Open XML File

Information, tips and instructions

XML Format

XML file is formatted in accordance with Extensible Language Markup (XML) 1.0 specification available from World Wide Web Consortium (W3C). XML 1.1 specification is also available, but it is not widely used and supported by the software.

The structure of the XML document is defined by (Document Type Definition) DTD file. DTD file defines which elements the XML document can have, what attributes could be assigned to elements. DTD also defines the hierarchy of the XML document, specifically defining parent-child relationships of the elements.

XML documents which conform to the XML specification syntax rules are called well-formed. Well-formed XML documents could be parsed by all XML parsers and rendered in XML viewers.

XML documents which have a link to the corresponding DTD file, and which could be correctly verified against it are called valid XML documents.

Besides validation against DTD files, validation against XML schema could also be used. XML schema is similar to DTD file in a way that it also describes the structure of the XML document. Two of the most popular XML schema languages are XML Schema and RELAX NG. XML schema is typically stored in a file with XSD file extensions.

Below is an example of XML document which uses DTD file for structure definition. XML document consists of tags and data enclosed within then. There is an opening tag and closing tag for each element of the XML. In the example below is an opening tag and is a closing tag. As you can see closing tag always starts with forward slash. Each opening tag in XML must have a closing tag. The area within opening and closing tags is called scope of the tag and if there is another opening tag within the tag scope then the closing tag should be also within the same scope. Tags can have text enclosed inside them and attributes. In the example below “Consultant” is a text and id=30 is an attribute.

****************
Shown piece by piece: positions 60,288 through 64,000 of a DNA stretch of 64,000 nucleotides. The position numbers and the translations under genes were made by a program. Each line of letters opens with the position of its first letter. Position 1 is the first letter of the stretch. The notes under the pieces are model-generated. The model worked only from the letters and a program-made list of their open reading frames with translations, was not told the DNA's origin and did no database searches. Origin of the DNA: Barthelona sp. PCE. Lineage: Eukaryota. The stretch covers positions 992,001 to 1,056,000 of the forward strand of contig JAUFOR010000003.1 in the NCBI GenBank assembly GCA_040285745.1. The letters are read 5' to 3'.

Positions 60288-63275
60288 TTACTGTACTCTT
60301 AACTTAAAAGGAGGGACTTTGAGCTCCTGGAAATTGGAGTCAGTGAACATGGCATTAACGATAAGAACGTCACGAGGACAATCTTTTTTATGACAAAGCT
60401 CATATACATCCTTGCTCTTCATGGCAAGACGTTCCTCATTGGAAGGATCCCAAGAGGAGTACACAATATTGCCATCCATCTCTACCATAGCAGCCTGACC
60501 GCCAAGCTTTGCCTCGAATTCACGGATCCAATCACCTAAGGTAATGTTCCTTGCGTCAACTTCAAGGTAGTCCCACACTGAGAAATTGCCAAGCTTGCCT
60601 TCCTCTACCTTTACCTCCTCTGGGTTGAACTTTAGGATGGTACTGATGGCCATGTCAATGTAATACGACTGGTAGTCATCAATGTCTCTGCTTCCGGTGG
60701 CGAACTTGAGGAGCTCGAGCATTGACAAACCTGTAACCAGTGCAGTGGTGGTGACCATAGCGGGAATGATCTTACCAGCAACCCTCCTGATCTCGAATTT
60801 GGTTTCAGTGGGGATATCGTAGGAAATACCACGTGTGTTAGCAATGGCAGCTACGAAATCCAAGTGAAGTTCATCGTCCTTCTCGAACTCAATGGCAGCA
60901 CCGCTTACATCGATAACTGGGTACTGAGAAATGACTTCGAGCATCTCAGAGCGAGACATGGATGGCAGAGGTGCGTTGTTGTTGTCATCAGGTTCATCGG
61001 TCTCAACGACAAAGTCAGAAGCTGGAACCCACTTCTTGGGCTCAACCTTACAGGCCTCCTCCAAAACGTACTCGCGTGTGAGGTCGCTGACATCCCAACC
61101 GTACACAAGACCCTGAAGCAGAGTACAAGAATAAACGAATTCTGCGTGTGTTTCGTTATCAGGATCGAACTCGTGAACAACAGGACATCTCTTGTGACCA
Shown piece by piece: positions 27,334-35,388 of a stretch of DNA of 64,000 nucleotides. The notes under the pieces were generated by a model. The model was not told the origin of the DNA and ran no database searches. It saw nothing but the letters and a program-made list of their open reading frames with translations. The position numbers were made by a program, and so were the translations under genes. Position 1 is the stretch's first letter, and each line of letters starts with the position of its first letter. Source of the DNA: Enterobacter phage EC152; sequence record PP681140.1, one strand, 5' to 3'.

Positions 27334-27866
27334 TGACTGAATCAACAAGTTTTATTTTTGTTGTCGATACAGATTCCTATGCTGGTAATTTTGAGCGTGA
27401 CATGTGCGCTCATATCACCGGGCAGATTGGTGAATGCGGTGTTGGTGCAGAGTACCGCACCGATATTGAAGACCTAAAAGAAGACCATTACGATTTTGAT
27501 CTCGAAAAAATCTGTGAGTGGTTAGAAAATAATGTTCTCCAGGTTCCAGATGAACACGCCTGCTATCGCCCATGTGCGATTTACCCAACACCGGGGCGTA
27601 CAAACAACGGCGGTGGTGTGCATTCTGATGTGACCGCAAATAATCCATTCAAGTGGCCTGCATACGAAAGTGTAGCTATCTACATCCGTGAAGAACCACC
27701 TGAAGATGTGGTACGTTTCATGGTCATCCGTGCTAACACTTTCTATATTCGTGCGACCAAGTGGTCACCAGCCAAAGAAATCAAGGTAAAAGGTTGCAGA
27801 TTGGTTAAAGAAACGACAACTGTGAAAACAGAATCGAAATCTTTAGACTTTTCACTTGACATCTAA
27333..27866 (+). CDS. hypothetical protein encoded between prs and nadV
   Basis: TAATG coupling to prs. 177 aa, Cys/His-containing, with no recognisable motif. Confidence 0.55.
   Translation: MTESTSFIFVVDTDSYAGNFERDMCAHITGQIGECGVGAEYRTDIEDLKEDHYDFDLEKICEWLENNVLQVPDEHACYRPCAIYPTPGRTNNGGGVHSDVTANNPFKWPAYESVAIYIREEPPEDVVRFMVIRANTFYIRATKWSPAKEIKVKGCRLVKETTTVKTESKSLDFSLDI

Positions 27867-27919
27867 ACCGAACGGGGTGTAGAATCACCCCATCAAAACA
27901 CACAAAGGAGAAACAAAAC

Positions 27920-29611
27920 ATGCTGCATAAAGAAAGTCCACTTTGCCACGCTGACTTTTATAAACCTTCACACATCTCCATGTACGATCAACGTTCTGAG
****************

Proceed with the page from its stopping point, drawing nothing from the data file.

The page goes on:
<?xml version="1.0" encoding="UTF-8"?>
<!DOCTYPE card SYSTEM "card.dtd">
<heading>Business Card</heading>
<title id="30">Consultant</title>

As you can see above, first line of the XML document defines specification version and encoding it uses. Version is typically 1.0 but 1.1 could also be used. Encoding depends on the application and language you need to use by UTF-8 is the most popular one but others are available including: UTF-16, ISO-Latin-1, ASCII, HTML. For more details about XML encodings and internationalization process look at XML Encodings Support.

Second line of the XML document in the example above define the reference to the card.dtd file which defines the structure of the XML document. Below is a source code of the card.dtd file.

<!DOCTYPE card
<!ELEMENT card (fname,lname,heading,title)>
<!ELEMENT fname (#PCDATA)>
<!ELEMENT lname (#PCDATA)>
<!ELEMENT heading (#PCDATA)>
<!ELEMENT title (#PCDATA)>
<!ATTLIST title id CDATA "0">

In the document above !DOCTYPE card defines the root element of the XML document and its name “card”. <!ELEMENT card (fname,lname,heading,title)> string specifies that card element must have fname, lname, heading and title elements as its children. Following lines define that each of the children element has type #PCDATA (parsed-character data).

When XML document is processed the DTD file is first being read and the rules in it is loaded into memory. While XML document is being read it is validated against the structure described in the DTD and if an error is found it is reported to the user. During parsing XML is also being checked to be well-formed, meaning it is checked that tags are opened and closed correctly, that only one root element is present, encodings are correct, etc.

This brief overview of the XML/DTD document format is enough to give you a basic understanding of how XML document structured and parsed. For more details you should refer to the latest fifth edition specification of XML format at

File Extension Info

XML Quick Info
  Extensible Markup Language
Opens with
  Microsoft XML Notepad
  Altova XMLSpy